Russia’s nuclear strategy is a key component of its overall use of hybrid warfare on the West. The threat of using nuclear weapons, coupled with the opacity regarding the use of tactical nuclear weapons enables Moscow to keep the West off balance and uncertain of Russia’s next move. This allows Russia to appear as a bigger threat than it represents, to ensure compliance on several policy questions and to divide and weaken NATO while preventing its enlargement (notably with respect to Sweden and Finland). Moscow did not hesitate to engage in nuclear sabre-rattling in the past years: bomber patrols were re-activated in 2007, several military exercises included fake nuclear strikes on European targets, and nuclear-capable Iskander missiles were deployed in Kaliningrad in 2016.

 

Likewise, Russia’s “escalate to de-escalate” doctrine was fully integrated into the country’s hybrid warfare strategy, by becoming more opaque and vague in the past years, keeping the West and NATO destabilized. Due to the vagueness regarding the use of tactical nuclear weapons, NATO is unaware of what could trigger a nuclear response from Russia and would thus be unwilling to take risks in case of a conflict with Moscow, be it of limited or large scale. According to the ECFR, the risk of Moscow employing nuclear weapons would be high if “Russia believed it could depict its nuclear use as a result of miscalculation or as an unauthorized decision provoked by reckless actions on the part of NATO”. In the face of Russia’s opacity regarding the use of nuclear weapons, NATO must preserve a clear nuclear posture if it wants to ensure a greater stability in areas where Moscow makes use of hybrid warfare, such as in the Baltic States.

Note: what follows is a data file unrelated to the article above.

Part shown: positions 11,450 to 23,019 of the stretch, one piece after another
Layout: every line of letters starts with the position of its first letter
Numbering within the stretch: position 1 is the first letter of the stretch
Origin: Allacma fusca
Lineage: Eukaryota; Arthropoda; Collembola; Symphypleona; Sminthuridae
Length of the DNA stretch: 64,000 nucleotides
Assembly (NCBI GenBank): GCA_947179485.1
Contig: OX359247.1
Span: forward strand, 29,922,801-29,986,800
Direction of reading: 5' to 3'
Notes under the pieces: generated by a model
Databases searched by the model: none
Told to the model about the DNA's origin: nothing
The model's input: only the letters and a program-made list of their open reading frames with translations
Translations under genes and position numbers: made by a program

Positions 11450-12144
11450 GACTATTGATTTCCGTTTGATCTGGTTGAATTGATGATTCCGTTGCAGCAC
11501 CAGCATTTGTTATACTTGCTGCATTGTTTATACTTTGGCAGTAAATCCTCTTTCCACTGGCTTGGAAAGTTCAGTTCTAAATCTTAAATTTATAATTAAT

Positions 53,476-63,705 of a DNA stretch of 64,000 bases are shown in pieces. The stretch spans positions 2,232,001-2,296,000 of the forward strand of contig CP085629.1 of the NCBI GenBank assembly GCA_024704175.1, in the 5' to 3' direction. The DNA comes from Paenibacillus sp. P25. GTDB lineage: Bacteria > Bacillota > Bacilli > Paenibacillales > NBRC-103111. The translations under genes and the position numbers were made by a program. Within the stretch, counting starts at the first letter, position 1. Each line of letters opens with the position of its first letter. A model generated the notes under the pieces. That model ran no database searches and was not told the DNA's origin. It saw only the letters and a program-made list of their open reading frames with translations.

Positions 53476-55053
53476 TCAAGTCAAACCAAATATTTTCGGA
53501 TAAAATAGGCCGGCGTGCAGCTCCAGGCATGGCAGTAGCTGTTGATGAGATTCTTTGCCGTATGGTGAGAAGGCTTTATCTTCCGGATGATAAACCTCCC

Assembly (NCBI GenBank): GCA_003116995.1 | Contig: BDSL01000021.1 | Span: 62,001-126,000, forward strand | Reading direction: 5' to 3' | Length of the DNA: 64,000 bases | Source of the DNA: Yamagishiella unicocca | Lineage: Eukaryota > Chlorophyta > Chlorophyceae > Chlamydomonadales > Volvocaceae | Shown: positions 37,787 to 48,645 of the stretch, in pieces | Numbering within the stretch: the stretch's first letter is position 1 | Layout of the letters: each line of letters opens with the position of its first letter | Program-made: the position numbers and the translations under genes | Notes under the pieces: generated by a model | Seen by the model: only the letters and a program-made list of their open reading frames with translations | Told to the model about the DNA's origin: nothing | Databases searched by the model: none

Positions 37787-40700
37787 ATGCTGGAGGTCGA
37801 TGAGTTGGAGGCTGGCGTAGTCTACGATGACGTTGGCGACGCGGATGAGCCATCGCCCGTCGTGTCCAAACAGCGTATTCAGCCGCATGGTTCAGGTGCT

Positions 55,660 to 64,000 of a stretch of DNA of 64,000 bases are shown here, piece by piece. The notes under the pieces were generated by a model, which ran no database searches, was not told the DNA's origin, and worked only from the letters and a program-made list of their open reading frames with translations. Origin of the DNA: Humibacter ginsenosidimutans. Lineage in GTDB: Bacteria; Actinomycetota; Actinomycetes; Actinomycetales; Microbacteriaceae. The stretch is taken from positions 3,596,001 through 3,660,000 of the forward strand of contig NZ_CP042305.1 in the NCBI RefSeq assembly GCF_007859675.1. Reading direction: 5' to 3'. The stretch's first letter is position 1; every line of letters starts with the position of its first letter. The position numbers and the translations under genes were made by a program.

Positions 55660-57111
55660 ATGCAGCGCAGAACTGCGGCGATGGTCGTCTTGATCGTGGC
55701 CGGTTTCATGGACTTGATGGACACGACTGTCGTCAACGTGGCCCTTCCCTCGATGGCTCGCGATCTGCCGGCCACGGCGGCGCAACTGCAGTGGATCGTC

Photo: The K-114 Tula nuclear submarine at a pier of the Russian Northern Fleet’s naval base in the town of Gadzhievo (2011) via Wikimedia Commons. Public Domain. 


Disclaimer: Any views or opinions expressed in articles are solely those of the authors and do not necessarily represent the views of the NATO Association of Canada.

Léo-Paul Jacob

About Léo-Paul Jacob

Léo-Paul Jacob is a Junior Research Fellow at the NATO Association of Canada(NAOC), currently in his third year of B.A(Hons) in Political Science at Concordia University. Prior to working at NAOC, he wrote for the ‘Political Bouillon’, an inter-university journal based in Montréal. His research interests include the Nordic and Baltic regions, along with European and Russian foreign politics. He is most interested by the existing relationships between Sweden, Finland, NATO and Russia. Those interests led him to study Swedish and Russian. After completing his B.A, Léo-Paul plans to pursue his Graduate studies in International Security or International Affairs in Europe. You can contact him via email- jacob.leopaul@gmail.com.